A powerful California teachers' union was part of a successful pressure campaign to get the Los Angeles Dodgers to re-invite a group of drag queen nuns to the team's annual Pride Night. The union suggested that LGBT students' lives were at stake.
"At a time when LGBTQ+ rights are under attack across the country with more than 400 pieces of legislation filed in states, at a time when 45 percent of LGBTQ+ youth report seriously considering committing suicide each year, we should be leading with love and inclusion in California rather than sowing division," the California Teachers Association president said in a statement on Monday, referring to a spate of "red state" legislation restricting sex-change treatment for minors and a 2022 Trevor Project survey. "Our students are watching what happens on and off the field."
The union had resolved to speak out after the Dodgers rescinded an offer to honor the drag group, known as the Sisters of Perpetual Indulgence, for its advocacy before a June 16 home game against the San Francisco Giants. The resolution, which was obtained by the Washington Free Beacon, went even further than the union's public statement, likening the controversy over the baseball game ceremony to the AIDS epidemic.
"SILENCE = DEATH has long been a refrain of the LGBTQIA+ community, and though it refers to refusal to acknowledge the AIDS crisis, silence in the face of the national assault upon these marginalized youths will lead to more deaths," the resolution read.
Between 1981 and 1990, more than 100,000 people died of AIDS in the United States, the overwhelming majority of whom were gay men. There is no evidence that the Sisters of Perpetual Indulgence or sex-changes treatments for minors save lives.
The California Teachers Association's over-the-top advocacy for the Sisters highlighted the union's powerful role in California's progressive politics. It has consistently ranked among the biggest-spending lobbyists in the state legislature and has supported California's growing embrace of transgenderism in schools.
Hours after the union weighed in, joining LA Pride and others, the Dodgers caved and agreed to recognize the Sisters as originally planned. The team on Monday offered its "sincerest apologies" to the drag group and its allies and pledged to "continue to work with our LGBTQ+ partners to better educate ourselves." The Sisters confirmed it had accepted the Dodgers' renewed invitation.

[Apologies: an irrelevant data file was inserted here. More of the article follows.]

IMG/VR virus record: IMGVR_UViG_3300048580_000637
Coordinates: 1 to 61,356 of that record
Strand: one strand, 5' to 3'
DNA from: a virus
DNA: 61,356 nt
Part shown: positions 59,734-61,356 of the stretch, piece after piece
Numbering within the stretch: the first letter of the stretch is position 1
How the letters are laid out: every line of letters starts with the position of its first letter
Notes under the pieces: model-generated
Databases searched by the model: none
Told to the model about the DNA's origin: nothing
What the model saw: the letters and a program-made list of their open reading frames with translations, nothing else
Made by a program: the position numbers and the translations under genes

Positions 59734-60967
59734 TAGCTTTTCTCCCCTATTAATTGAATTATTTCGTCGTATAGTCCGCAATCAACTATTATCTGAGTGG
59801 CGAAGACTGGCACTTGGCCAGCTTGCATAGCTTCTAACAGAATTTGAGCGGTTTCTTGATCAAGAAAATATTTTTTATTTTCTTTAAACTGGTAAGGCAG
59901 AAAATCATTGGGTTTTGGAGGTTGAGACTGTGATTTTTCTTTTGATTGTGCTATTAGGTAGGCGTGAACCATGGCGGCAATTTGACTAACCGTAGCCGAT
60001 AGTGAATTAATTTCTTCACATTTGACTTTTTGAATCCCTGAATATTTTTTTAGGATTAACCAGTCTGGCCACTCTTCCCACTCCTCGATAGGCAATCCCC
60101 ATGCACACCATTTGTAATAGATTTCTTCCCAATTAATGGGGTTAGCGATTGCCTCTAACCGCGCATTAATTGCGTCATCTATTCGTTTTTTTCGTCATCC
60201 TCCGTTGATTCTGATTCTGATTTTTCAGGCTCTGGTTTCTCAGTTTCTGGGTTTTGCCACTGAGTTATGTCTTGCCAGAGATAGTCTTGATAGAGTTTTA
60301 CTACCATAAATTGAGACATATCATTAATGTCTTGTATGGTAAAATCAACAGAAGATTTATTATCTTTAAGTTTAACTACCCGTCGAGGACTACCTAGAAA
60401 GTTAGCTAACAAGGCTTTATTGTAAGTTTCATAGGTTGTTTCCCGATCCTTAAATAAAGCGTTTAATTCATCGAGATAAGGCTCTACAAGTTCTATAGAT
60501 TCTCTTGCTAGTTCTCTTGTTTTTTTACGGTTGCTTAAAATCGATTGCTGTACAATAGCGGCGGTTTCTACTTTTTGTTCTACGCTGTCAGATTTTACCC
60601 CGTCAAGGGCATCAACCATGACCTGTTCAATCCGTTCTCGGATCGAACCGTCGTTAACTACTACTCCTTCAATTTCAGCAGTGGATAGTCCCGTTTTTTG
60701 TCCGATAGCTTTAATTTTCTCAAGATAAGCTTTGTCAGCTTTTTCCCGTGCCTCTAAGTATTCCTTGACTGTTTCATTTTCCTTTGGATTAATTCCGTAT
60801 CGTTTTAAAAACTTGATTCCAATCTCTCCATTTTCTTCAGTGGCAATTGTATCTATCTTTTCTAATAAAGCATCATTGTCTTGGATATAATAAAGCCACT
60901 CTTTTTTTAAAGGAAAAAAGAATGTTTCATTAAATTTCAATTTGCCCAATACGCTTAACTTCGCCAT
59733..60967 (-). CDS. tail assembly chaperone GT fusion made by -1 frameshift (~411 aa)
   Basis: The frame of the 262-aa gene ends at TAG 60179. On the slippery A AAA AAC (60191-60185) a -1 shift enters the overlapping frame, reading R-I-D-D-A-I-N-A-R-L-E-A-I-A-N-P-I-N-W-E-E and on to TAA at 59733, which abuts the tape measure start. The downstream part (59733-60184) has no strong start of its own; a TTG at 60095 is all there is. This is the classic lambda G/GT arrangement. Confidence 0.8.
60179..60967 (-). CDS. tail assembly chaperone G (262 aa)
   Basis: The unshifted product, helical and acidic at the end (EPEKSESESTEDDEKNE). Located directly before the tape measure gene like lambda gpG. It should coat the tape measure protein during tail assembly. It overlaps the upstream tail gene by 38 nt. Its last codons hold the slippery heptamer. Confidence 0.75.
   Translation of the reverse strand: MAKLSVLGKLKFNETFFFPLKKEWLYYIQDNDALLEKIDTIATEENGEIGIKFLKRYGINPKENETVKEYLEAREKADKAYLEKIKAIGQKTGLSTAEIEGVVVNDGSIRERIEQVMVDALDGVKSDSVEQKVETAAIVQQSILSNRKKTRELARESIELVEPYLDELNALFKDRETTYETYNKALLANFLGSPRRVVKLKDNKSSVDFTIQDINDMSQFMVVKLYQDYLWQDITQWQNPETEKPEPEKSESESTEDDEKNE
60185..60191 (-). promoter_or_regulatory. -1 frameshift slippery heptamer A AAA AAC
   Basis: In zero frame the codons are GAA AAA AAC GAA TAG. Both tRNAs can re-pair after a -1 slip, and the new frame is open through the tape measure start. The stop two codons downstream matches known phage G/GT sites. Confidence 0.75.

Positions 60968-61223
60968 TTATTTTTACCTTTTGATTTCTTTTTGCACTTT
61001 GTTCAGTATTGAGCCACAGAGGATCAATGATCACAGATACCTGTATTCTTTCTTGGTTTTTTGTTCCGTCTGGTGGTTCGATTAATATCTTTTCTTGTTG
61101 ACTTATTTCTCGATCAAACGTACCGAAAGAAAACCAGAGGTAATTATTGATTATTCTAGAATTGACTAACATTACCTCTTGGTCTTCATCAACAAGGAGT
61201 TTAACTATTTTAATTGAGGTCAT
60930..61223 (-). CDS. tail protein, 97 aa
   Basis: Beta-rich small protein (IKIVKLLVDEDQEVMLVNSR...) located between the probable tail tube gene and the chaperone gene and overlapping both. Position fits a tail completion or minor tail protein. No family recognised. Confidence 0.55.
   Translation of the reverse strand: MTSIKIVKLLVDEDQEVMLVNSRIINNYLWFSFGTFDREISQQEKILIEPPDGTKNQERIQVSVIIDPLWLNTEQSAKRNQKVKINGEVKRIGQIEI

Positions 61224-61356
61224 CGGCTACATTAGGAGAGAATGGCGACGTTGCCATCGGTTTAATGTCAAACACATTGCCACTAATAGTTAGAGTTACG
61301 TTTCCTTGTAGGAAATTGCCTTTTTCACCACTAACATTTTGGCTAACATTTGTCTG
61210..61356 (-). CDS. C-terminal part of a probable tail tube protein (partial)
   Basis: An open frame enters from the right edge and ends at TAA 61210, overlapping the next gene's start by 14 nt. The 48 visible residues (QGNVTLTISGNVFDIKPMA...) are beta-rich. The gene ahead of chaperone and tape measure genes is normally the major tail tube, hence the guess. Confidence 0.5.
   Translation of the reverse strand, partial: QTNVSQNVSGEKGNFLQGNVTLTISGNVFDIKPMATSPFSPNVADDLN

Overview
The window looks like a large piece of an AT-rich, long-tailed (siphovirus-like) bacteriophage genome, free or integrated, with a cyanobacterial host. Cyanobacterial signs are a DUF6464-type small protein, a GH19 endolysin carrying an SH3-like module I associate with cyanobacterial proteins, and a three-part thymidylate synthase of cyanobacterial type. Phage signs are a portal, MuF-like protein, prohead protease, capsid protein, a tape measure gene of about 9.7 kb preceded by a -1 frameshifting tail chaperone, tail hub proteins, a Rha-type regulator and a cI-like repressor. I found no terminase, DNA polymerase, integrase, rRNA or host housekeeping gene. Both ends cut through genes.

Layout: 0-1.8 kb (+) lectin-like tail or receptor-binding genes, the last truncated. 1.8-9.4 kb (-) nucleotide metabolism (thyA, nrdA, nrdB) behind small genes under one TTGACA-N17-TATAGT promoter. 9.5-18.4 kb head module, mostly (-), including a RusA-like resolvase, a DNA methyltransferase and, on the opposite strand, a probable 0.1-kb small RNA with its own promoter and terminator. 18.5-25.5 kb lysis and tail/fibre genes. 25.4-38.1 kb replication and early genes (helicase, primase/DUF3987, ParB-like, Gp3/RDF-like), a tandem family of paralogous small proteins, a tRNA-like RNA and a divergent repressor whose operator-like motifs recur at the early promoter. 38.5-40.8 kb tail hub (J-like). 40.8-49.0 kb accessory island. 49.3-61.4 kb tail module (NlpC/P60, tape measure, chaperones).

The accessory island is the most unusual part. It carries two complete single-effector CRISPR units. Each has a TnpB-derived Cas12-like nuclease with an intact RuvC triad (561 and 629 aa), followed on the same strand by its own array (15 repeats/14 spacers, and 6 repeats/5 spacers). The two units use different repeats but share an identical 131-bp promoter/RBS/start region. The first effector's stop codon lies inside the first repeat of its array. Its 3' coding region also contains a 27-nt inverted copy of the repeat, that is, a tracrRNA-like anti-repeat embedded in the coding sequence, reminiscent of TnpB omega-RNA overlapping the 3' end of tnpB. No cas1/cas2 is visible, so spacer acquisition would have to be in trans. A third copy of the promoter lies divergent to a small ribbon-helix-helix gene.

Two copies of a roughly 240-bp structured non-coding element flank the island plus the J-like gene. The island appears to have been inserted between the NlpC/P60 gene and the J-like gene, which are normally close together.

"Sister Roma" thanked the California Teachers Association in a tweet on Tuesday.
"THIS. IS. HUGE. Thank you ... also for affirming your commitment to our queer and trans youth. Understanding and acceptance starts with education and education starts with Teachers."
Among those who had objected to the Sisters' invitation were Bill Donahue, the president of the Catholic League, and Senator Marco Rubio (R., Fl.), who last week sent a public letter to Major League Baseball commissioner Rob Manfred questioning whether the league is "inclusive and welcoming" of Christians.
"Do you believe that the Los Angeles Dodgers are being ‘inclusive and welcoming to everyone’ by giving an award to a group of gay and transgender drag performers that intentionally mocks and degrades Christians—and not only Christians, but nuns, who devote their lives to serving others?" Rubio asked.
Founded in 1979 in the streets of San Francisco, the Sisters of Perpetual Indulgence have often stirred controversy by satirizing Catholic beliefs in the name of progressive activism. The group has publicly "exorcised" many prominent conservatives, including Pope John II in 1987 and then-President Donald Trump in 2017. Other Sisters events over the years have included a mock Mass with tequila, a Good Friday fetish fashion show, and a "Midnight Confessional Contest" at a bar with prizes for the "hottest confessions," according to the Catholic League.
The Sisters are best known for holding a "Hunky Jesus" contest every Easter Sunday in San Francisco, featuring sexual parodies of the crucifixion.